Story-wise, however, the dance was lacking severely. Although publicised as a ballet of Don Quixote, the dance was only about Don Quixote in the first scene of the first act. The ballet begins with the Don climbing out of bed, finding a book among his clogged bookshelves, and climbing back into bed to read it. Later, Sancho arrives, and the Don tells him the stories contained in the book, being carried away at times. He even puts on a helmet and breastplate and picks up a sword at one point. This was probably the most accurate part and only accurate part in the entire ballet. After that, Don Quixote never wears his armour or carries his sword again, and the story becomes a tale of two young lovers, Basilio and Kitri. Kitri’s father Lorenzo is opposed to the suit because Basilio is poor. The rich nobleman Gamache, who is supposed to be the person Lorenzo wants Kitri to marry, seems completely uninterested in her. After a prolonged flirting session, Don Quixote finally enters the scene, but this introduction is nothing more than another obstacle to Basilio and Kitri. Soon after this, Basilio and Kitri run away together, ending the first act.

The entire second act switches back to the Don and seems completely out of place. While searching for Kitri and Basilio, the Don is beaten and knocked unconscious by a group of gypsies after they find his money. In a dream, he sees first a monster representing a windmill and then Cupid and a group of dancing fairies. He attempts to show the fairies and Cupid his book of the tales of the knights, but none of them are interested. To end the act, Cupid shoots the Don with one of his arrows. Nothing comes of any of this. The Don’s dream has no effect on Basilio and Kitri; the Don never falls in love as a result of having been shot by Cupid; and the Don never finds another audience who listens to his book, which is what he seems to want all along. (The gypsies had listened to him earlier, but all they really wanted was for Don Quixote and Sancho to be distracted so they could steal the money in Sancho’s satchel.) In the third act, the climax lacked a climax. Two bumbling policemen drag off the drunken villains, neither of whom can do anything more than struggle helplessly, while Don Quixote presents a bag of money to Basilio. Now that Basilio has money, Lorenzo has no further objections. If a bag of money is all it takes, why didn’t the Don give Basilio the money earlier and solve all these problems? Ultimately, this rendition of the story of Don Quixote is nothing more than a great deal of needless fluff, endless flirting, and unresolved subplots.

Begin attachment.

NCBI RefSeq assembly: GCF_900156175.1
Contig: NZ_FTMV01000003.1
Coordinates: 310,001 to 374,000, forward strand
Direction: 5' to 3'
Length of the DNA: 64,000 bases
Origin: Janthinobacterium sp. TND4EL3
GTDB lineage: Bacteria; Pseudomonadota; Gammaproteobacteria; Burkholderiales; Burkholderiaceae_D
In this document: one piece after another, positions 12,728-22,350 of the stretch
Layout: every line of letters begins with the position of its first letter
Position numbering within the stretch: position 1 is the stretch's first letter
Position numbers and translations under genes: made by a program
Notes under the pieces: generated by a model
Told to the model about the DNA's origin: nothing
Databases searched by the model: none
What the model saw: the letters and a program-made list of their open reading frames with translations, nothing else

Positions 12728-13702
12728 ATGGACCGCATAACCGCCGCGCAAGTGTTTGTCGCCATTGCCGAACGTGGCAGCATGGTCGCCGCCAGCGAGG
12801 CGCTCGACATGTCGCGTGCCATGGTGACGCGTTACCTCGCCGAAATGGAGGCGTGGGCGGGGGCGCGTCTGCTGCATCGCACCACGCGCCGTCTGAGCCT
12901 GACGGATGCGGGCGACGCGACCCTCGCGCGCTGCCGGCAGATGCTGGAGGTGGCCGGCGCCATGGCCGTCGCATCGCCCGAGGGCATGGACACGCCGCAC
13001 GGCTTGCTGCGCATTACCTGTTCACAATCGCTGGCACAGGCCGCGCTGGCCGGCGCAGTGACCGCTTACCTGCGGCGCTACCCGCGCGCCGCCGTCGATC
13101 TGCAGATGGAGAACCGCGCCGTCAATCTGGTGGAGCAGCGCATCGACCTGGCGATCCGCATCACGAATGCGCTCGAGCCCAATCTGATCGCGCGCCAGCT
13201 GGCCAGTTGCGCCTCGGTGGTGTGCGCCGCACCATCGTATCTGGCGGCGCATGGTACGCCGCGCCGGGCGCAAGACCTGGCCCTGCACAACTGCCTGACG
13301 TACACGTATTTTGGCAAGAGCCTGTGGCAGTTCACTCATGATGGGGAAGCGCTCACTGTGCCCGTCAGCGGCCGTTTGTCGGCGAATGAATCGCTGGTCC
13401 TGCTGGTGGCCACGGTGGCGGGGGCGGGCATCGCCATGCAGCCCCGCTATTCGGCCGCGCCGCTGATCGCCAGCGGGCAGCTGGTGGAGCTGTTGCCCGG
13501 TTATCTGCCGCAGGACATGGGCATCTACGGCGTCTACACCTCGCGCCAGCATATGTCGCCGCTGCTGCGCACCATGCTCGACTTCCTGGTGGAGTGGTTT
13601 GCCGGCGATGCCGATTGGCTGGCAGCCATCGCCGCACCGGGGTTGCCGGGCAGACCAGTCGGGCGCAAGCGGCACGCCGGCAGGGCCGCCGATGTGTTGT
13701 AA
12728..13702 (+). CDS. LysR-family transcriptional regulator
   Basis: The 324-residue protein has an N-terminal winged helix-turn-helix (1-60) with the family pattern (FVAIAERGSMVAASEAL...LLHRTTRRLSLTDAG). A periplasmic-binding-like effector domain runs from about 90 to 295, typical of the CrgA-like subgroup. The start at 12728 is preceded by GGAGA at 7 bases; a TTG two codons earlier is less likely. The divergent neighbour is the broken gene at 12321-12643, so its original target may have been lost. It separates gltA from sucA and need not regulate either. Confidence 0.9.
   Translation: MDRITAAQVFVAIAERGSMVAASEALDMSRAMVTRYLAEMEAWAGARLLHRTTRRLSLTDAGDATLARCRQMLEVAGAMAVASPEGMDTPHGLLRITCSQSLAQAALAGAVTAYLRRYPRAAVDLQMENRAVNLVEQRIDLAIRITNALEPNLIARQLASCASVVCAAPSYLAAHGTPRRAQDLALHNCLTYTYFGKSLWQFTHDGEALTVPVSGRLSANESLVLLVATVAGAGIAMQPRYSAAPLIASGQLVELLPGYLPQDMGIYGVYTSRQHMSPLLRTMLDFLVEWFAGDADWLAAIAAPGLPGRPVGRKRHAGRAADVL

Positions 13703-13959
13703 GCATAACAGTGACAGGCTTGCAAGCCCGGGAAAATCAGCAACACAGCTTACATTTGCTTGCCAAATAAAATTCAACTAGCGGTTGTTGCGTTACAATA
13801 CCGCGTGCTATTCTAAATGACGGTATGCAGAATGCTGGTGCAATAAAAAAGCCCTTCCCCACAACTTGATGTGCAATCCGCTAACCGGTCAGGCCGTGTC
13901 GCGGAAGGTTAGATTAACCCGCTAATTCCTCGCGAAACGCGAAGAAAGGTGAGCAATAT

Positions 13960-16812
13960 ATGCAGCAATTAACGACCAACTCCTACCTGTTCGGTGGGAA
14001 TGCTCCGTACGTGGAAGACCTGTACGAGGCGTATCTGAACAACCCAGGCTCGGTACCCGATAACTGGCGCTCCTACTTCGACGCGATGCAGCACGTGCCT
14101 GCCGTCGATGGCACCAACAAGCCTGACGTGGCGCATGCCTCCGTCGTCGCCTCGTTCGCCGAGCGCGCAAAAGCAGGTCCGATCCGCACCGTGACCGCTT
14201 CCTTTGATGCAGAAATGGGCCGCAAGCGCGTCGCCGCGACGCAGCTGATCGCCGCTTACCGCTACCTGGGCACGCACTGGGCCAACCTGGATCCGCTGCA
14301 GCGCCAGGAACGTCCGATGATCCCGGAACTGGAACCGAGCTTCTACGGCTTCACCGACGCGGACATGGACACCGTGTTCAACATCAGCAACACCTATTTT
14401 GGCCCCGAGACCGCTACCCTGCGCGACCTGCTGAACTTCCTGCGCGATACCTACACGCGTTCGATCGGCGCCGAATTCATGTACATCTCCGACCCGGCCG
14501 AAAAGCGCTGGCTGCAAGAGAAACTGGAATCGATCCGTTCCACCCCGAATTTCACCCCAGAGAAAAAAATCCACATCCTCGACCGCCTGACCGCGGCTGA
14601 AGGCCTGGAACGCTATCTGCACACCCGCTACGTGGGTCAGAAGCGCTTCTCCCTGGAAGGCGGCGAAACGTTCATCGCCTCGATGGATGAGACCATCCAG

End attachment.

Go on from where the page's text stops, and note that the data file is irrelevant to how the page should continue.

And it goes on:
Despite the flaws in the story, the ballet was worth it. I mean, I didn’t go for the story. I went to see the movement, the grace, the control; I went to be amazed, to be inspired. I loved the movement; I thought the story could have been significantly improved. But for all this, I would have gone again.